Vector Irradiance is very powerful and widely used by today radiosity systems. Vector Irradiance can be precomputed as result of all the lights iterations in the scene and used to generate real time solutions.

In my implementation I planned to make the Volumes interact with Hierarchical Face Cluster interact with Hierarchical scene polygons, but eventually I had the time to implement only the hierarchical face cluster against hierarchical polygons interaction. Face Cluster Radiosity, by itself, is not enough to manage a general complex scene. It is useful for very refined, high-density meshes, but not for large input polygons (think of a wall) or large number of unconnected meshes. In order to solve these problems it is necessary to implement a hierarchical volume clustering system above the face clustering hierarchy and a hierarchical refinement on input polygons (so below the FCH). I implemented the input polygons refinement process both with a quadtree system and a dual polygon splitting system.

Illustration : Dual polygon refinement interaction between large input polygons and face clusters (94647 input polys, rendering in 0.95s with 4 bounces of light on a PIV 1.7 GHZ

I investigated on some bounding error procedure variations studying the original Stamminger theory and I have optimized the ray shooting for the form factor calculus (based on a simple monte carlo integration without pdf) using an adaptive function to compute the best number of rays to shoot. Moreover, to reduce the interaction between face clusters, I also implemented a b-link system (19).

Surely the biggest problem in a Global Illumination system is the occlusion checking, it takes most of the computation time and should be quite accurate to give a good final rendering. Visibility occlusion is a geometric process so it helps using a space partition system.

A very good optimization is given by the use of the Shaft Culling theory (20), it is a really interesting feature used in several other visibility evaluation/culling applications. Shaft Culling works very well and it is the only method to achieve conservative guaranteed full visibility and occlusion detection. Shaft culling has been also used to check guaranteed full occlusion (21) but I never implemented it.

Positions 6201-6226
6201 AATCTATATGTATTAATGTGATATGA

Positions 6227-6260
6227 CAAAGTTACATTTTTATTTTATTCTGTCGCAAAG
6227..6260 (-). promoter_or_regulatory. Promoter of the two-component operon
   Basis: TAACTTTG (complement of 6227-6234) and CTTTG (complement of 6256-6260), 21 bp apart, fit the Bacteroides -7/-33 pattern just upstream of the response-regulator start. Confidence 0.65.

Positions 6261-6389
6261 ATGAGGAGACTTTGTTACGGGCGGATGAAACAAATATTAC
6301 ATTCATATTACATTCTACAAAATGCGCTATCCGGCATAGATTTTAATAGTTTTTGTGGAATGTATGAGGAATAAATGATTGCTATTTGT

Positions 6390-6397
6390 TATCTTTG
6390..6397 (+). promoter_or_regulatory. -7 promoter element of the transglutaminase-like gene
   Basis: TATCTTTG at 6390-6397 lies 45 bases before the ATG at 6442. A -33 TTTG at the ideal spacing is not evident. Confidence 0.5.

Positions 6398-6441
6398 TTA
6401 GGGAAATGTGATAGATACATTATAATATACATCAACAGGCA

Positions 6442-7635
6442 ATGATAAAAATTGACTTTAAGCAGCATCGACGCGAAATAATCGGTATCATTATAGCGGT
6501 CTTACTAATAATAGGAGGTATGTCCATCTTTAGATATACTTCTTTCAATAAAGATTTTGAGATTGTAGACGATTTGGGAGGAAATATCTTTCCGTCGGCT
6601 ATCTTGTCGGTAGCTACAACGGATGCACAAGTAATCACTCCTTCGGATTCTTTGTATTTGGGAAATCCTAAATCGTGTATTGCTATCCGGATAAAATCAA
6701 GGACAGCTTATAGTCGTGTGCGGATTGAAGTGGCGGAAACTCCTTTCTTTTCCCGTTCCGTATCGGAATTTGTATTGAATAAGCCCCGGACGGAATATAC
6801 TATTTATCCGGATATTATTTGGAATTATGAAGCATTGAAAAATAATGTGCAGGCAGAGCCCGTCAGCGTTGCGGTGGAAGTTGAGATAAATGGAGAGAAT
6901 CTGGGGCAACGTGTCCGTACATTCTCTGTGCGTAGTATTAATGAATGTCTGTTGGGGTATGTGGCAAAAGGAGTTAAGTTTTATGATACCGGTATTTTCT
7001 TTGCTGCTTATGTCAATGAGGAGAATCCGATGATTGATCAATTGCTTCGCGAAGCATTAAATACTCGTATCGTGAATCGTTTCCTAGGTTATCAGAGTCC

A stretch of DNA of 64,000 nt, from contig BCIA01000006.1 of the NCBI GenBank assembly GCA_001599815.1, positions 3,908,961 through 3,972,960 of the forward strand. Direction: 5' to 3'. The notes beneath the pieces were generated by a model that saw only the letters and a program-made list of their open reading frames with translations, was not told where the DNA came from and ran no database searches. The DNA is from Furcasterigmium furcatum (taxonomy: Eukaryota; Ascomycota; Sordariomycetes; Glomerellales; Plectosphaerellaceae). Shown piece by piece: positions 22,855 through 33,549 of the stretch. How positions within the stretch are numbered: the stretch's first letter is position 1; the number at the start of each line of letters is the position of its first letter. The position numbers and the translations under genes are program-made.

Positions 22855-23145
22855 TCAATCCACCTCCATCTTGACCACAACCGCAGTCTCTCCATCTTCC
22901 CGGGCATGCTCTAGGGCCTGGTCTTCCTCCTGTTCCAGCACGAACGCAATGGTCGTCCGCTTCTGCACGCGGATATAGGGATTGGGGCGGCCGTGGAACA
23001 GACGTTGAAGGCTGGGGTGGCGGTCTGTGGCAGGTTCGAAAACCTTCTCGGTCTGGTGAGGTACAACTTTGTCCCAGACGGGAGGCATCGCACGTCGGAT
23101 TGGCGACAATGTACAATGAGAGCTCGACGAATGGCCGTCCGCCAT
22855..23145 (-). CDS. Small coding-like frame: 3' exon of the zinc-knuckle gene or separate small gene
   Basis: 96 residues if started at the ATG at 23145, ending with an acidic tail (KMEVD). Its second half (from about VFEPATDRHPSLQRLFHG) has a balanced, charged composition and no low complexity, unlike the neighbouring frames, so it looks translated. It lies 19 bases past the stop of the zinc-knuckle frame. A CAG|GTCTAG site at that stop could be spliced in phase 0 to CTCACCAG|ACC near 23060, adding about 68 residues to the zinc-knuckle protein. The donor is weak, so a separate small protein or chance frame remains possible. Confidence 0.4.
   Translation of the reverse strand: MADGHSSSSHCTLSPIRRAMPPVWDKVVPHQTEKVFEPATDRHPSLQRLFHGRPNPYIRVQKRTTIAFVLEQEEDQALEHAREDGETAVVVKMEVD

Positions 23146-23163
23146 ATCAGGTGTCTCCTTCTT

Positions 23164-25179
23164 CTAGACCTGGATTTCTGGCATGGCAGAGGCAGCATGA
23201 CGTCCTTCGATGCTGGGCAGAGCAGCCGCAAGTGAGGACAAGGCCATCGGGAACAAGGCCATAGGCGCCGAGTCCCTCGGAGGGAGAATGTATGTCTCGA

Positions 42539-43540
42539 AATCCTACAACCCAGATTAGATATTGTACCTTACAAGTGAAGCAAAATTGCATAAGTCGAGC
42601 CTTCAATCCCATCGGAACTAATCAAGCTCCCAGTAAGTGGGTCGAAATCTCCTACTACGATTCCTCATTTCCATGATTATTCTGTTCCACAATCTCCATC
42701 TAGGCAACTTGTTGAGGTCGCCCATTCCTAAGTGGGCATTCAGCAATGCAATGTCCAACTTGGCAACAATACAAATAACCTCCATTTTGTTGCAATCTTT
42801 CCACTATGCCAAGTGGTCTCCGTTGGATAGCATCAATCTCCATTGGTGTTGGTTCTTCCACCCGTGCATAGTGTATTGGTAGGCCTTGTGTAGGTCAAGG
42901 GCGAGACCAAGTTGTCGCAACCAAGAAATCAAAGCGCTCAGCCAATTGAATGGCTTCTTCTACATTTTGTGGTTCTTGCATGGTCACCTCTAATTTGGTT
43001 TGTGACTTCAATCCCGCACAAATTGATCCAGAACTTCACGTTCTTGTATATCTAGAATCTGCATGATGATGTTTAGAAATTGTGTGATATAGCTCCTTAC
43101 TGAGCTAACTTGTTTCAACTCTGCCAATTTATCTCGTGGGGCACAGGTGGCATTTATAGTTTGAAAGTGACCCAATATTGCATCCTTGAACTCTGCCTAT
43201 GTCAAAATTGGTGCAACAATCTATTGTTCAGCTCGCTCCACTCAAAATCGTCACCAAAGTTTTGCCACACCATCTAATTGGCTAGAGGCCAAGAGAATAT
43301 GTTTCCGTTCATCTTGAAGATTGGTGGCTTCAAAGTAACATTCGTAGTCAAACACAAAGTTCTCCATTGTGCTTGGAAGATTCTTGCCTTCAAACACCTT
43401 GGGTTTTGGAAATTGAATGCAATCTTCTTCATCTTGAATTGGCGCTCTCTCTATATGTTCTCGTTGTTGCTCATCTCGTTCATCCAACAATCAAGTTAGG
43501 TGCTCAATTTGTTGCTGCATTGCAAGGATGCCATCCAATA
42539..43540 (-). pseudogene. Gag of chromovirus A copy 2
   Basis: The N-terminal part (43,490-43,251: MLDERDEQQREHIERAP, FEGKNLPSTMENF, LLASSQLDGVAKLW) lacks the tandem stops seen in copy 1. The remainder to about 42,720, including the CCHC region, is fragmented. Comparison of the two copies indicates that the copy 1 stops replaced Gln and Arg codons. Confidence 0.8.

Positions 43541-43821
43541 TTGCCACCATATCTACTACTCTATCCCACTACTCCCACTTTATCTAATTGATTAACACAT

Illustration : shadowing with shaft culling 1.47s with 3 bounces

Since the Global illumination is view-independent (because we are working on lambertian surfaces), after having pre-computed the solution, we can run the lit scene in real-time.

Illustration : How shaft culling approach works with a bad occluder

Unluckily my implementation had the big limitation to compute the Vector Irradiance as constant value over the entire surface of the incoming light hemisphere on the patch. This is a big approximation and Willmott (and I) cheated recalculating the constant vector irradiance on the corners of the patches interpolating it with a bilinear function. However it is just a cheat and it is not a good solution indeed leading toward blocky rendering. Willmott suggested to use a Final Gather approach (22), but it's really expensive and not so feasible in a real-time perspective.

What's next?

Honestly my implementation could have still been improved in many ways. In order to complete the system and make it capable of managing all type of scenes, a volume clustering system should have been developed on top of the face clustering system.